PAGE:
Should sponsorship be measured as media?

Is it right to treat sponsorship as 'media' by measuring it in terms of advertising equivalent value, Louise Ridley asks.

When Campaign reported that MediaCom had created a suite of planning tools to optimise its sponsorship deals, one industry commentator described it as taking sponsorship measurement "back to the dark ages"; another said it "does the industry no favours".

The algorithm that Media­Com has developed calculates the marketing value of a sponsorship package by expressing its different elements, such as exhibition space and logo placement, in terms of an equivalent media spend on ads (advertising equivalent value).

It is worth noting that the algorithm will be used as one measure in conjunction with three others: an assessment of how the brand’s strategy fits with the sponsorship property; an estimate of ROI; and econometric post-sponsorship monitoring.

James Hough, the managing director of MediaCom Sport UK, says the set of tools aims to "encompass all types of tangible benefits and strategic strength" of sponsorship. But, when taken in isolation, the concept of AEV does not sit well with many.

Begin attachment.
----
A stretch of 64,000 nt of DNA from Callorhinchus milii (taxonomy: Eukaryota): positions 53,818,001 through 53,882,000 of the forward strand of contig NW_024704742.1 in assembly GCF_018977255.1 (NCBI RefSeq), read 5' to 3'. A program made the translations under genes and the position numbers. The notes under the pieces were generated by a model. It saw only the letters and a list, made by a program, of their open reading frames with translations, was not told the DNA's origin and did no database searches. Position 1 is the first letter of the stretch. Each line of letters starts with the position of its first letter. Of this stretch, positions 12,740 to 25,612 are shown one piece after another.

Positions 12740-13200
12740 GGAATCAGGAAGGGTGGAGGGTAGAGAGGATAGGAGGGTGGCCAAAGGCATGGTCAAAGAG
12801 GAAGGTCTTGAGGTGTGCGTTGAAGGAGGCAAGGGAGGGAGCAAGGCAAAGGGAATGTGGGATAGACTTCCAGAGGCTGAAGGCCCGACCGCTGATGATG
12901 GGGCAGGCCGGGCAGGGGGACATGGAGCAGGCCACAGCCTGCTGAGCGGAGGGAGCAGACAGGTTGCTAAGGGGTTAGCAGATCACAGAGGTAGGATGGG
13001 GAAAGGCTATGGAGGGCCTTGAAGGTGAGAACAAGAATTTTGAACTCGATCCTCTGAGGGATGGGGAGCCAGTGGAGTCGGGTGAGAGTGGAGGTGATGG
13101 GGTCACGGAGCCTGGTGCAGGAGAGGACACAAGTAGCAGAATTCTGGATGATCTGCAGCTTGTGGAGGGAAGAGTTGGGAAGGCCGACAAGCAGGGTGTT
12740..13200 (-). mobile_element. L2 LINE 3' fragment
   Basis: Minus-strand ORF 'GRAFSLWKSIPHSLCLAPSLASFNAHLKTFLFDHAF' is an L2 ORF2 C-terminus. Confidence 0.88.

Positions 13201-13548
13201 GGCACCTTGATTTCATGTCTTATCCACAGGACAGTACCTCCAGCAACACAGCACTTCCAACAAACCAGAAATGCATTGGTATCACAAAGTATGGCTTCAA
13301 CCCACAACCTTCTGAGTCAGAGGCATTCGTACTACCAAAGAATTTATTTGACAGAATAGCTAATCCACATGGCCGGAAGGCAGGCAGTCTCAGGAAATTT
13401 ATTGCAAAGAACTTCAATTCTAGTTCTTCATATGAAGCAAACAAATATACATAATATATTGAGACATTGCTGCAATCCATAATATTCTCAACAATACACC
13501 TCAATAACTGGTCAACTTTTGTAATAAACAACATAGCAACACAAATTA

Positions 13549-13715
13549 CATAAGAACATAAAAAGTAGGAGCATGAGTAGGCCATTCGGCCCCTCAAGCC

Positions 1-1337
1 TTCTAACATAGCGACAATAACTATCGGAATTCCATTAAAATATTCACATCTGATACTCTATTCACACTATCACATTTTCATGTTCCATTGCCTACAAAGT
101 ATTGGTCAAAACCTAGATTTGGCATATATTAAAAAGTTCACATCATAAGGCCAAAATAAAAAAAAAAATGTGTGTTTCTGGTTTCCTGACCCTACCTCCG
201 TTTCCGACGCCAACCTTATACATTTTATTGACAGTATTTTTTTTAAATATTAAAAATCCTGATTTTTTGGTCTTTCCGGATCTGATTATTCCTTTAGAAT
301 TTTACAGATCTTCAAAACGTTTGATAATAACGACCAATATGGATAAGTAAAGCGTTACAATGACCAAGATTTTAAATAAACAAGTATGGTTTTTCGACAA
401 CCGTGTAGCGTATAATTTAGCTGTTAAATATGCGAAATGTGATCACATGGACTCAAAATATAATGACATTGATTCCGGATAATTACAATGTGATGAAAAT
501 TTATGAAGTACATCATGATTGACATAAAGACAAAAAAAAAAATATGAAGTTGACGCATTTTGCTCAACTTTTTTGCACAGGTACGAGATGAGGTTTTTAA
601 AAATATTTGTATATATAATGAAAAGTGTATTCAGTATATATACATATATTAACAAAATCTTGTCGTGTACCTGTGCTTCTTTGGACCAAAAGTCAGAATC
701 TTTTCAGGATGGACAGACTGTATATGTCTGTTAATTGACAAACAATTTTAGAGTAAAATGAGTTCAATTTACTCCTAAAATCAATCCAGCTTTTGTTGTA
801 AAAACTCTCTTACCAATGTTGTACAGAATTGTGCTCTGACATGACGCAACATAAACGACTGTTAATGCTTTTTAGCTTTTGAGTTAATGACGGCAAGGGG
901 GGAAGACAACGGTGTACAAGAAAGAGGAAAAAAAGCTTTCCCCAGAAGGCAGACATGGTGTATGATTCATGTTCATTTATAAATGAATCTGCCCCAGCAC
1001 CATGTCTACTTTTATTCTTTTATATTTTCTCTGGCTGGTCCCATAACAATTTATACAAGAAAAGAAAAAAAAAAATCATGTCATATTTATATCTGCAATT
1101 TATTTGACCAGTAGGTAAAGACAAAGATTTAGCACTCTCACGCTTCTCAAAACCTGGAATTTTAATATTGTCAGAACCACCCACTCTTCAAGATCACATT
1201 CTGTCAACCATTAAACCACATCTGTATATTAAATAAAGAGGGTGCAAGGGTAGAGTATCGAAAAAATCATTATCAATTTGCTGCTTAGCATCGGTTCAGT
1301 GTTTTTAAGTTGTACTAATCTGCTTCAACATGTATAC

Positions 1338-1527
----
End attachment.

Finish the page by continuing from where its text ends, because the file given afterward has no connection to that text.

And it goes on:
Their argument is clear: why compare the value of doing something (sponsorship) to the cost of doing something else (advertising), especially if that other thing is becoming less effective? The answer, of course, lies in attempts to make it easier to monetise sponsorship.

Measurement has become an industry in itself as the remits of agencies have widened. It is only natural for those with an advertising heritage to use the currency they know – media spend – to express what they now offer to clients alongside traditional media.

PR, which has historically equated media coverage and exposure to equivalent advertising spend, has not been spared the same fierce debate over whether the approach is useful or outdated.

Sponsorship is a booming market, with global spend predicted to increase by 4.1 per cent to $55.3 billion in 2014. Ahead of this year’s Fifa World Cup in Brazil, and building up to the 2016 Olympic Games in Rio de Janeiro, agencies are moving fast to build services in the area. But does measuring sponsorship as "media" actually work?

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